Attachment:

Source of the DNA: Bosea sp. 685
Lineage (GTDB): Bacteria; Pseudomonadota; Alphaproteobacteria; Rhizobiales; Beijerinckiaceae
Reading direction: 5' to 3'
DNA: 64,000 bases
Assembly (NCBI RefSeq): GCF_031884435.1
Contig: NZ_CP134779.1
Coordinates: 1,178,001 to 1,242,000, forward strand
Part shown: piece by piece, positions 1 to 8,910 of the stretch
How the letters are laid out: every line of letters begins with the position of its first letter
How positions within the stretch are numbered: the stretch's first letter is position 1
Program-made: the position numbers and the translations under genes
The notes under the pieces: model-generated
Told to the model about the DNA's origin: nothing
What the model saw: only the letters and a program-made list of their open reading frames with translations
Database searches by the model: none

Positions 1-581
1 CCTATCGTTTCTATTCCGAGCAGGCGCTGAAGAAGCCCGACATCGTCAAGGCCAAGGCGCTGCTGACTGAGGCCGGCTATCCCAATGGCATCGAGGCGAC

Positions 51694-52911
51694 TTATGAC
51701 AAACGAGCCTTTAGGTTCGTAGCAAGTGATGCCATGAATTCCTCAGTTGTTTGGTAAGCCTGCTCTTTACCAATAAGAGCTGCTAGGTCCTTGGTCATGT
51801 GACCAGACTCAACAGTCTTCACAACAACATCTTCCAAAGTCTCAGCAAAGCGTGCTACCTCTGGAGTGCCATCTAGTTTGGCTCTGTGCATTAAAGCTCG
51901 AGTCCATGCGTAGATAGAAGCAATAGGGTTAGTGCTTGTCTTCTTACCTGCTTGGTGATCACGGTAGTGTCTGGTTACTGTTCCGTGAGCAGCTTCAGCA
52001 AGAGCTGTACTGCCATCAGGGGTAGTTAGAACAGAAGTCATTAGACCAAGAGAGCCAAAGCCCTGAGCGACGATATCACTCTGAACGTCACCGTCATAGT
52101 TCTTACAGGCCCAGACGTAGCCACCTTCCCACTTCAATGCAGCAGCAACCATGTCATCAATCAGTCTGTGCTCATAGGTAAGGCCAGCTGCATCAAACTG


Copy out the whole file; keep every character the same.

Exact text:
Source of the DNA: Bosea sp. 685
Lineage (GTDB): Bacteria; Pseudomonadota; Alphaproteobacteria; Rhizobiales; Beijerinckiaceae
Reading direction: 5' to 3'
DNA: 64,000 bases
Assembly (NCBI RefSeq): GCF_031884435.1
Contig: NZ_CP134779.1
Coordinates: 1,178,001 to 1,242,000, forward strand
Part shown: piece by piece, positions 1 to 8,910 of the stretch
How the letters are laid out: every line of letters begins with the position of its first letter
How positions within the stretch are numbered: the stretch's first letter is position 1
Program-made: the position numbers and the translations under genes
The notes under the pieces: model-generated
Told to the model about the DNA's origin: nothing
What the model saw: only the letters and a program-made list of their open reading frames with translations
Database searches by the model: none

Positions 1-581
1 CCTATCGTTTCTATTCCGAGCAGGCGCTGAAGAAGCCCGACATCGTCAAGGCCAAGGCGCTGCTGACTGAGGCCGGCTATCCCAATGGCATCGAGGCGAC

Positions 51694-52911
51694 TTATGAC
51701 AAACGAGCCTTTAGGTTCGTAGCAAGTGATGCCATGAATTCCTCAGTTGTTTGGTAAGCCTGCTCTTTACCAATAAGAGCTGCTAGGTCCTTGGTCATGT
51801 GACCAGACTCAACAGTCTTCACAACAACATCTTCCAAAGTCTCAGCAAAGCGTGCTACCTCTGGAGTGCCATCTAGTTTGGCTCTGTGCATTAAAGCTCG
51901 AGTCCATGCGTAGATAGAAGCAATAGGGTTAGTGCTTGTCTTCTTACCTGCTTGGTGATCACGGTAGTGTCTGGTTACTGTTCCGTGAGCAGCTTCAGCA
52001 AGAGCTGTACTGCCATCAGGGGTAGTTAGAACAGAAGTCATTAGACCAAGAGAGCCAAAGCCCTGAGCGACGATATCACTCTGAACGTCACCGTCATAGT
52101 TCTTACAGGCCCAGACGTAGCCACCTTCCCACTTCAATGCAGCAGCAACCATGTCATCAATCAGTCTGTGCTCATAGGTAAGGCCAGCTGCATCAAACTG